Buckley identified with McCarthy, who like Buckley was a Catholic with a deep hatred for communism. And although he regretted the damage McCarthy’s efforts might do to the reputations of innocent Americans, Buckley thought that paled in comparison to the damage and potential damage of communism, according to Judis, Buckley’s biographer.

None of the stories referred to Buckley as a conservative Catholic. But they leave the overwhelming impression that he was. Deep, militant, hatred — such words are rarely used to describe liberals or progressives, even though they apply to Catholics such as Dorothy Day or the Berrigan Brothers.

In fact, Buckley was not a conservative Catholic, in the religious, doctrinal sense of the term. He opposed the wisdom of church teaching on social and political issues. He favored decriminalizing drugs and wrote for Playboy. For a time, he defended southern segregationists and supported birth control. In other words, Buckley was not the intellectual godfather of Ray Flynn or Bob Casey, Sr.

This is not to suggest that Buckley was a liberal Catholic in the religious sense. Besides his lifelong opposition to socialism and communism, he opposed legalized abortion and opposed “Playboyism.”

So what was Buckley? He was an idiosyncratic Catholic. On political issues, he took conservative stands, as well as a few liberal ones. As an example of the latter, he wrote a book arguing that the state, not the free market, was better able to nurture citizenship and a sense of civic obligation. On religious issues, he was a mixture of both. His views are complicated. He called himself a Catholic and a libertarian. Go figure.

Journalists need to define their terms more precisely. Is a person a conservative in a religious or political sense or both?

Answering this question isn’t a matter of complicating matters. It’s a matter of telling readers the truth.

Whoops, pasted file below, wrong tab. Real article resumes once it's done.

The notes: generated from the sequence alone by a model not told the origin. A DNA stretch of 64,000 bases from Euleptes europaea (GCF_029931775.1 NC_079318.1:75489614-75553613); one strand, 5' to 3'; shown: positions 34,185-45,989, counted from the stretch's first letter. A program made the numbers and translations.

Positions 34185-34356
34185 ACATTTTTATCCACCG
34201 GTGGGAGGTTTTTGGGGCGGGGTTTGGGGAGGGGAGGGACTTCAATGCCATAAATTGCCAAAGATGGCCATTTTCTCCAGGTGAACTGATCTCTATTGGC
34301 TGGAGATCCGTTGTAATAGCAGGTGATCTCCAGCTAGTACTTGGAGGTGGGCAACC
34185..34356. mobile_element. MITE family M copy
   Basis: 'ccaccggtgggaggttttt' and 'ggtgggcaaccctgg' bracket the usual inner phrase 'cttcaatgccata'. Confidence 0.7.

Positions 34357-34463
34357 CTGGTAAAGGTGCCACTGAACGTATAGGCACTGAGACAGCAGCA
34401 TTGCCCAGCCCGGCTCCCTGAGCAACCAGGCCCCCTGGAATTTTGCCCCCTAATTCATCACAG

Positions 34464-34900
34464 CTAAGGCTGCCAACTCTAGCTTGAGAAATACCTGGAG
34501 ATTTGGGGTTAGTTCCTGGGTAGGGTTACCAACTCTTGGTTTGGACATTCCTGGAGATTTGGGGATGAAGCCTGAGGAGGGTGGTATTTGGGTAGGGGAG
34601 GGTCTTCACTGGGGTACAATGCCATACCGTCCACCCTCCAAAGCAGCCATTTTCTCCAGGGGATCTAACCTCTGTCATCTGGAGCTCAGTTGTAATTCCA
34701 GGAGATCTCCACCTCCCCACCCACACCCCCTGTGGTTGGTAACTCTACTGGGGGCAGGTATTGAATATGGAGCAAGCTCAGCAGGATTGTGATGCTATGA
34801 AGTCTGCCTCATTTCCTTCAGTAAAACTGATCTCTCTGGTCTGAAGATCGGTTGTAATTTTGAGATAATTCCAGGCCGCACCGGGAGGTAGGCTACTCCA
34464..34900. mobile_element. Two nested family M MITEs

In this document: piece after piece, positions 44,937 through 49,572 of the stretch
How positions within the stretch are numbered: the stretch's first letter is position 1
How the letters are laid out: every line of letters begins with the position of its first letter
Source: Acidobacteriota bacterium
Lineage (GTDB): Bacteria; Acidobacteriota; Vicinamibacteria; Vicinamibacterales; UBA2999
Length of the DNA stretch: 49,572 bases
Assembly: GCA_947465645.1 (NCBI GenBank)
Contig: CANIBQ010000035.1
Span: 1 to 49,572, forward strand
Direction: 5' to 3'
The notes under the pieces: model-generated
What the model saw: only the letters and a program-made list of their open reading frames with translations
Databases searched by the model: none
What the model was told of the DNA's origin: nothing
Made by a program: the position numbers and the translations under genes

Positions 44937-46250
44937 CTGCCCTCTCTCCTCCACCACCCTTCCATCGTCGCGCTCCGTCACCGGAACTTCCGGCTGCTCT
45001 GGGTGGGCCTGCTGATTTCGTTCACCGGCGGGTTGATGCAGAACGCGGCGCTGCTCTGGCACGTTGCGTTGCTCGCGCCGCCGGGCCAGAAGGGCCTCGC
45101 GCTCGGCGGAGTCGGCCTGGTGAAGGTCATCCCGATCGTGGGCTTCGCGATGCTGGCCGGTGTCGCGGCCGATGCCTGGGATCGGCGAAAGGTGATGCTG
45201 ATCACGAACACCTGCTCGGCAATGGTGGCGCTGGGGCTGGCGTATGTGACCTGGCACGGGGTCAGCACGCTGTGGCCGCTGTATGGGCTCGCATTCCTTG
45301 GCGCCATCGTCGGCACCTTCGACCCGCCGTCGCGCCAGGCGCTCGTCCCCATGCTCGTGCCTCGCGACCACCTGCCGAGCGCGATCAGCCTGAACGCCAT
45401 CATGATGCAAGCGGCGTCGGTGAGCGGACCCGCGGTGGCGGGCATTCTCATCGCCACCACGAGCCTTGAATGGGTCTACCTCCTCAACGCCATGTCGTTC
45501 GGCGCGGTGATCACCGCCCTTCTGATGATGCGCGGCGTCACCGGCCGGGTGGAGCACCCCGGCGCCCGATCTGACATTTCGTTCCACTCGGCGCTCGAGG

By the way, for a classic PBS dose of Buckley, click here for a tribute at the Charlie Rose show.

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Did you hear the one about the culturally isolated NYTs?

This week’s New York Times Magazine had an article about a Christian comedienne who’s all the rage on YouTube.

You can sample her comedic offerings in the YouTube below.
The article about Anita Renfroe was written by Mimi Swartz, an editor at Texas Monthly. Most of the readers who passed it on to us complained about the anthropological approach of the reporter, as evidenced by the headline: “Did You Hear the One About the Christian Comedian?” Here are some representative passages along those lines:

Renfroe is also a devout Christian and for about eight years has been slowly building a career as a comedian on the Christian women’s circuit. Like Mike Huckabee’s easy humor, Renfroe’s wit comes as a surprise to nonevangelicals. . . .

“I have a good time almost all the time,” Renfroe told me. “But I do feel a little bit of pressure.” That’s understandable given her most important task: proving that being a Christian comedian is not an oxymoron.

These are the types of passages that say much more about the reporter and the New York Times than the subject of the piece. As a Lutheran, I don’t qualify as an evangelical, but it never occurred to me to classify a group that includes tens of millions of Americans as devoid of all wit and humour. Of course, I actually know more than a few evangelicals. Heck, some of my best friends are evangelicals (cue: rim shot) and they’re very funny people. How you can be an editor at a Texas publication and write lines like that? It makes me think an editor tried to shape the story in that direction.

I think it’s good that the Times is covering cultural stories outside the comfy confines of Manhattan. (This isn’t the first time the Times has written about Christian comedians.) And it’s true the mainstream comedy blogs and sites don’t cover comedians such as Renfroe. The fact is that most of the mainstream media reflect the values and cultural tastes of people in a few blue zip code cities as opposed to folks in the rest of the country.

Renfroe is treated as a novelty when, in fact, she’s more an example of some pretty big trends. But when the article is stuck on the notion that a Christian comedian is crazy talk, how insightful can the story be?

Thankfully the reporter had quite a few words to work with. She gives readers a look at Christian women’s conferences, the place where Renfroe got her start. And yes, it’s full of snarky comments about women sharing hotel rooms to save money and the less-than-gourmet food choices they make. But Swartz has some good color about the speakers at the conference. She does a good job of writing up Renfroe’s jokes and showing how evangelicalism’s embrace of entertainment worship has helped her develop her comedy.